Hey guys, quick question. I know it depends on the type of
hardware/driver/ect, but is there any sort of general reference of how
much power each type of operation (such as a texture sample or a dot3
operation) takes up, or how much time it takes to execute on modern
hardware? It seems a bit farfetched, but any type of reference would be
godly to me.
Oh, and while I’m on the subject, I was wondering how fast texture
samples are compared to pure math operations (ie, for storing a complex
lighting model in a lookup table, when is the speed trade-off worth
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I don’t know of a location where you can find that information for
graphics chips, but maybe someone else does.
As for the second question, it depends a lot on the size/format of the
texture and the pattern of accesses. GPUs have a cache for texture
lookups, where they store recently-accessed areas of textures. If the
texels you need are already in the cache, lookups are very fast;
otherwise, they’re very slow. So, generally speaking, if pixels near
each other on-screen all look up the same texels, or texels near each
other in the texture, you’ll get better performance than if your texture
lookups are scattered. Also, if you have too many different textures
going into one shader, texture lookup speed will deteriorate due to
cache thrashing. Narrower formats (e.g. DXT compressed or monochrome
textures) will benefit more from the cache than wide ones (uncompressed
RGBA, or gawd forbid, floating point). Also, if a texture is small
enough to fit entirely in the cache, lookups to it will be very fast.
Finally, some (many?) cards have separate caches for main memory and
video memory, so you can actually improve performance sometimes by
judiciously placing some textures in main memory.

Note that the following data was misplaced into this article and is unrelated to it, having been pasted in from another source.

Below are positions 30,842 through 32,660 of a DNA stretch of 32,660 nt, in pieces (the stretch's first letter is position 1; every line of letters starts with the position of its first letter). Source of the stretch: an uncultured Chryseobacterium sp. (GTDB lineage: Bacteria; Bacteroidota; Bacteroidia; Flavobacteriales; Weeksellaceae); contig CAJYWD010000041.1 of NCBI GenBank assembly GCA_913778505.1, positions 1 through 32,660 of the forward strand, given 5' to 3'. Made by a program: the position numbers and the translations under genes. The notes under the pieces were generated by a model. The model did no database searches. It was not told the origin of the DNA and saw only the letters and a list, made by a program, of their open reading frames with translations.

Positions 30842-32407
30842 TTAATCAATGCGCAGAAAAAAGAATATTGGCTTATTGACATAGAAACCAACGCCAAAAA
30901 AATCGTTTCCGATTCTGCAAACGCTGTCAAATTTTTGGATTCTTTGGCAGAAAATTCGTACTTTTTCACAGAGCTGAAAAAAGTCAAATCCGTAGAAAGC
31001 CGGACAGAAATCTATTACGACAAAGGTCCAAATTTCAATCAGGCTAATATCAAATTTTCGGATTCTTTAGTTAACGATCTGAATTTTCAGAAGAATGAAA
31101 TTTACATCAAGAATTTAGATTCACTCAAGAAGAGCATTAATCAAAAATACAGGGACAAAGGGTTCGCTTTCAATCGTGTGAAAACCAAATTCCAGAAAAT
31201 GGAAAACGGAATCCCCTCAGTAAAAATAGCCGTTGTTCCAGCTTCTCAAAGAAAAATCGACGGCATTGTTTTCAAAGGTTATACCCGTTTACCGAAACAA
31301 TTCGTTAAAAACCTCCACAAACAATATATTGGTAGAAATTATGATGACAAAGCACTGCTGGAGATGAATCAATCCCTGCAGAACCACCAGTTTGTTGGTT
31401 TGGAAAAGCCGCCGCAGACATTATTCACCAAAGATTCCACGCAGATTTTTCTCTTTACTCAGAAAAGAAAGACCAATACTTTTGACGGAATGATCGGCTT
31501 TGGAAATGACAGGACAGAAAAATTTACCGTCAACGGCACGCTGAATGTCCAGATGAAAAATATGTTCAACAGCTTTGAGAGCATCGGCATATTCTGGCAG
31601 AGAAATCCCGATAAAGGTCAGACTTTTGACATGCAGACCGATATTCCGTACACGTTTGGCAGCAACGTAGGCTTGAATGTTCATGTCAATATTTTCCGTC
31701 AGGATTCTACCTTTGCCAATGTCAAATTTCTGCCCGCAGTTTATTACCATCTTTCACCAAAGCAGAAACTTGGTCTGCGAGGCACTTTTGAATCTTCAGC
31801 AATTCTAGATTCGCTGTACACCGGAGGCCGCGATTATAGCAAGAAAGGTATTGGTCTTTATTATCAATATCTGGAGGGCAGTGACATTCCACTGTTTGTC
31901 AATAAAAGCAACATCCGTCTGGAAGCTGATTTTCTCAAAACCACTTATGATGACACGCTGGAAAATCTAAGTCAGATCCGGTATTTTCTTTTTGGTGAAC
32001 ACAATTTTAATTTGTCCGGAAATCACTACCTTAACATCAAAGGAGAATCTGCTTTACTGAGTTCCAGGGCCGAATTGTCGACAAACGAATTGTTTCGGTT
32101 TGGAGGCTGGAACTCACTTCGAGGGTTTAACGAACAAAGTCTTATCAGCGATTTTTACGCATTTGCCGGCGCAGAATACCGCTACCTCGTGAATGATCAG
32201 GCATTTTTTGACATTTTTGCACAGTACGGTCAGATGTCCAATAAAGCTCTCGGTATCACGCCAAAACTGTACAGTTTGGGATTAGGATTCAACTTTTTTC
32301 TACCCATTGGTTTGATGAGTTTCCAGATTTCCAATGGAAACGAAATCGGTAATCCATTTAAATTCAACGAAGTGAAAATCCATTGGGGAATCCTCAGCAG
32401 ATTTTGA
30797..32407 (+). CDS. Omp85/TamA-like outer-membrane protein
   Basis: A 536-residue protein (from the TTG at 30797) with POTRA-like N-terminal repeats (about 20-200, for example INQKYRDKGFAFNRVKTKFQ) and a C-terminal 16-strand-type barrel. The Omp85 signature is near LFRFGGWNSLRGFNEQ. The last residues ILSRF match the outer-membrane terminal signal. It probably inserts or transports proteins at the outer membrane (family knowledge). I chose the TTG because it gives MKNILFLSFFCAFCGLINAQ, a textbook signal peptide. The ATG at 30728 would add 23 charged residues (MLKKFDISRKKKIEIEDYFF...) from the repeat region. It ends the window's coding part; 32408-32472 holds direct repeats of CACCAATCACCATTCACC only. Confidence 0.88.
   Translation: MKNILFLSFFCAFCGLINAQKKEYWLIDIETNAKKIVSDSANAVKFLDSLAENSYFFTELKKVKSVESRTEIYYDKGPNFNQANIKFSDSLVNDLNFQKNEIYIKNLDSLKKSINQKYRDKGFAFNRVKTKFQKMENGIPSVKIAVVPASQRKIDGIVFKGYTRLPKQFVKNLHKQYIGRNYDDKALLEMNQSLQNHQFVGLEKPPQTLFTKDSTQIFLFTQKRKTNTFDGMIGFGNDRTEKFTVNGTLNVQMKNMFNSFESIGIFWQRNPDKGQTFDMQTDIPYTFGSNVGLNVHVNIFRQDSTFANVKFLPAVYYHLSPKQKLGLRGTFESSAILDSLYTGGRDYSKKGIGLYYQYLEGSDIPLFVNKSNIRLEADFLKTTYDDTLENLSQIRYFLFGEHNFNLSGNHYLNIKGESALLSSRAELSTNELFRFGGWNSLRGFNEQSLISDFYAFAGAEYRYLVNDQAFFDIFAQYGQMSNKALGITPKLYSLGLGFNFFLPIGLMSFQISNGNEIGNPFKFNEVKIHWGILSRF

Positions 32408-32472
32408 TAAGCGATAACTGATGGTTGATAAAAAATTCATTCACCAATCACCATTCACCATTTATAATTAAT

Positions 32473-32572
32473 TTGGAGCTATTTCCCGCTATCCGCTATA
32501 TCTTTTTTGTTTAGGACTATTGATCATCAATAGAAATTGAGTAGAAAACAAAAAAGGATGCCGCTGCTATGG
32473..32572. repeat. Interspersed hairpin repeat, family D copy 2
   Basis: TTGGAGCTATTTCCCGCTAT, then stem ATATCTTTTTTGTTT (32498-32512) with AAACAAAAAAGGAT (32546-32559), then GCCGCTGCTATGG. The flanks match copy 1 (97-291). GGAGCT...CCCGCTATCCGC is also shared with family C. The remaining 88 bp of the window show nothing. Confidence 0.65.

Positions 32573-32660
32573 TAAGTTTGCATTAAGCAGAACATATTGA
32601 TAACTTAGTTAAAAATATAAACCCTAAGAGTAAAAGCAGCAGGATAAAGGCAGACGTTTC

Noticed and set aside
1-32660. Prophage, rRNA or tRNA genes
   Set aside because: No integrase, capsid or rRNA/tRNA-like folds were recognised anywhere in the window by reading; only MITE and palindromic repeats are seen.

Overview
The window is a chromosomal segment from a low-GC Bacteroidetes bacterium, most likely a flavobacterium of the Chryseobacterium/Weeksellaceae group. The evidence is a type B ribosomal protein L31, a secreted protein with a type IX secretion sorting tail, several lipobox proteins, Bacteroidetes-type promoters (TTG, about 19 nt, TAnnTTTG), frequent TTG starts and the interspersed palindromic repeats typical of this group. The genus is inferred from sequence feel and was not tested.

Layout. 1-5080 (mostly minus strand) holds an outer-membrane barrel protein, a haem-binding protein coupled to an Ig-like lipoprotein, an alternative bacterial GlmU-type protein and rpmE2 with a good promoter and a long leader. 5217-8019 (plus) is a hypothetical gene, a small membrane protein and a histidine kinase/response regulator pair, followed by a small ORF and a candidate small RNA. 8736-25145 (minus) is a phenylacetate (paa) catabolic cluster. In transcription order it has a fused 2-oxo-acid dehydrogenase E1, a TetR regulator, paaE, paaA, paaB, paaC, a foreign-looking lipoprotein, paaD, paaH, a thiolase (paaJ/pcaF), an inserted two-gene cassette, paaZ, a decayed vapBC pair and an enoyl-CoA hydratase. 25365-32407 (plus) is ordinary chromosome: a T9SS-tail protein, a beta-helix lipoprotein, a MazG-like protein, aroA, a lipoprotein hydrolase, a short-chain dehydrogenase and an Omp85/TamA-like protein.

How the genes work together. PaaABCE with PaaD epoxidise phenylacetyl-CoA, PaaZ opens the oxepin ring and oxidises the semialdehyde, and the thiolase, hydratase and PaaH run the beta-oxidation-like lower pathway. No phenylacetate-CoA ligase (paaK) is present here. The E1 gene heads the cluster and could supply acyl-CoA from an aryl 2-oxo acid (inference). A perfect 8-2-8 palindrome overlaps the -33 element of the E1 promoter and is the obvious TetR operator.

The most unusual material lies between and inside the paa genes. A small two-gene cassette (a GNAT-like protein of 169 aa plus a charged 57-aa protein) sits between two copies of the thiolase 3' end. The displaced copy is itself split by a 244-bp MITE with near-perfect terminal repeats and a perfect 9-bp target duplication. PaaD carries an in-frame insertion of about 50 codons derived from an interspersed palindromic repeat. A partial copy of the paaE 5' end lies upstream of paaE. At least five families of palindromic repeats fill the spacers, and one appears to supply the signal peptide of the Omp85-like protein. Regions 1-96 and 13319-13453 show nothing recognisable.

Very good information to know, and that explains a lot.
Still looking for a table however. Would nVidia or ATI (although I am
working with nVidia cards) have this infromation or (better yet) papers
Your best bet is to use nVidia ShaderPerf.
Here’s an in-depth analysis of the NVIDIA
G80 architecture, which
still represents their newer chips quite well.
Basically, they have shader clusters that work with vectors that are 16
elements wide. Each cluster has 16 scalar multiply-add units, so these
operations take just one clock cycle. Note that something like a dp4
instructions takes 4 cycles to compute for 16 different pixels or
vertices. Each cluster also has 4 special function
units (SFU). These have two
roles in one: interpolation to compute input values (colors and texture
coordinates), and computing transcendental operations (anything not mul
or add). Since there are only 4 SFU’s it takes 4 clock cycles to process
a 16-element vector.
The actual cost really depends on your shader’s ratio between
multiply-add instructions and other instructions. For instance if you
have an m4x4 instruction, that gives you room for doing 4 special
operations in parallel, for free! The same principle is true for texture
Each cluster is further equipped with four texture address units, and
eight texture filter units. These run at lower clock frequency though.
But if you can keep the number of texture lookups low, they can execute
in parallel with the arithmetic operations.
As Reedbeta already mentioned though, texture performance also depends
on cache behaviour. Also the G80’s register file is relatively cramped
so this can influence performance in complex ways as well. And to top it
off other chips behave somewhat different too.
But anyway, try not to think in terms of clock cycles, but in terms of
the right instruction mixture to avoid bottlenecks. A balanced shader
has several texture lookups, several transcendental operations, and many
more multiplies and additions. Oh and don’t panic if one shader doesn’t
have the right mixture; the GPU will try to run several shaders
concurrently and maximize the use of each unit independently.
As far as I’m aware, as a general rules
old hardware = texture look up’s faster
new hardware = math operations faster
thanks a lot for the info guys, this is really helping.